Real rates continue to remain positive.The rising G-sec yield makes dynamic bonds and long term bond funds unattractive and the exposure to the same should be minimized. Bonds with a shorter duration of 3 months to 2 years are ideal in the given scenario. We therefore, continue to believe that investors should continue to have fixed income exposure through a combination of lower duration and short term strategies.

Your Loans

Even before the RBI meet, the banks had begun hiking both their lending and borrowing rates. This rise in lending rates was brought about by the rapid increase in bond yields and increased loan demand, especially in private banks.

With an increase of 25 basis points by the RBI, the deposit rate of the banks could further increase which would be followed by lending rate hikes. Thus look at prepaying your loans with excess liquidity.

A 6-0 verdict is therefore a clear indicator that inflation targeting continues to be the MPCs primary role, and a conservative stance will probably give foreign investors a more positive view on India.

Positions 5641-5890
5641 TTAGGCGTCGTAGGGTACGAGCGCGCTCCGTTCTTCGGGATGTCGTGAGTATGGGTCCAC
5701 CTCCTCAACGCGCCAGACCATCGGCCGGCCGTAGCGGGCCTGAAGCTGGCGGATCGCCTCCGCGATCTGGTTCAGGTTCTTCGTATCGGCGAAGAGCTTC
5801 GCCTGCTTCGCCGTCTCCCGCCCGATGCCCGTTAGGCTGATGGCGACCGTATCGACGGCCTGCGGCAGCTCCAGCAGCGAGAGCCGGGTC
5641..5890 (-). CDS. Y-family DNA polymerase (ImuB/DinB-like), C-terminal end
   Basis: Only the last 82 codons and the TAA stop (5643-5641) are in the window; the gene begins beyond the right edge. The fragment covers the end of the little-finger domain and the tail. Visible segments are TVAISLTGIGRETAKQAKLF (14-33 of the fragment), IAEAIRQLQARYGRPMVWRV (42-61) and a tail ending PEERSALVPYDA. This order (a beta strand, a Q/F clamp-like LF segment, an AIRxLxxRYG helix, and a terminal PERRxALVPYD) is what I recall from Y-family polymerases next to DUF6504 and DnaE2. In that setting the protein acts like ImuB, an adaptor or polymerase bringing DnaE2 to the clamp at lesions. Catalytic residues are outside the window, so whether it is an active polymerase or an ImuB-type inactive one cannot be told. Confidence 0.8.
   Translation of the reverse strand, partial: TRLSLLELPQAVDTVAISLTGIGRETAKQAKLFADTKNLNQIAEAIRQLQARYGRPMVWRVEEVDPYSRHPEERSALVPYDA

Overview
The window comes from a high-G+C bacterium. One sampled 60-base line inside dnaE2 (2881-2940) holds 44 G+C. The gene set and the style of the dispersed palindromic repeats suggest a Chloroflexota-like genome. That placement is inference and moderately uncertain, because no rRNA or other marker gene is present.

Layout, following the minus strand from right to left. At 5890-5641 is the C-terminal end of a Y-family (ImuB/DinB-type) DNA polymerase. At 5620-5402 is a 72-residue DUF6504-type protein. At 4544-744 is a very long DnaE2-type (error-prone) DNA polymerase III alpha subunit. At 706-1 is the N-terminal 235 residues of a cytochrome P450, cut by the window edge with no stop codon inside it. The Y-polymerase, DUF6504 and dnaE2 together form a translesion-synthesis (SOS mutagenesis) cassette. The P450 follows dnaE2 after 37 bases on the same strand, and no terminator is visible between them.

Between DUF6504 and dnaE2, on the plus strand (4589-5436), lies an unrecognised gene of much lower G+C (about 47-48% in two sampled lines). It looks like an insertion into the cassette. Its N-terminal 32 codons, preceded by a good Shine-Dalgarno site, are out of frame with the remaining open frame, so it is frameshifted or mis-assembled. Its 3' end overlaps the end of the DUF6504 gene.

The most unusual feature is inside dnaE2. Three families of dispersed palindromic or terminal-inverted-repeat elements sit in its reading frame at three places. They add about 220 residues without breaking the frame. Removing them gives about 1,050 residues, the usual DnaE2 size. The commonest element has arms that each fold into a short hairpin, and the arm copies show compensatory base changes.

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Over the weekend there was news that RBI Governor Raghuram Rajan’s term is ending on 4th September 2016. The market clearly does not like surprises, and therefore the impact could be short term volatility in currency,equity  and bond markets. Thus, whilst this is clearly a short term impact to India’s image in the international community and financial investors, we believe there is a list of very eligible candidates who can be appointed. In fact, the events over the weekend are likely to get the government to move much faster on finding an approprite replacement, and thus we believer there is no need of changes in your investment portfolio as a result of this. Ultimately, we believe that institutions are typically bigger than their chief executive.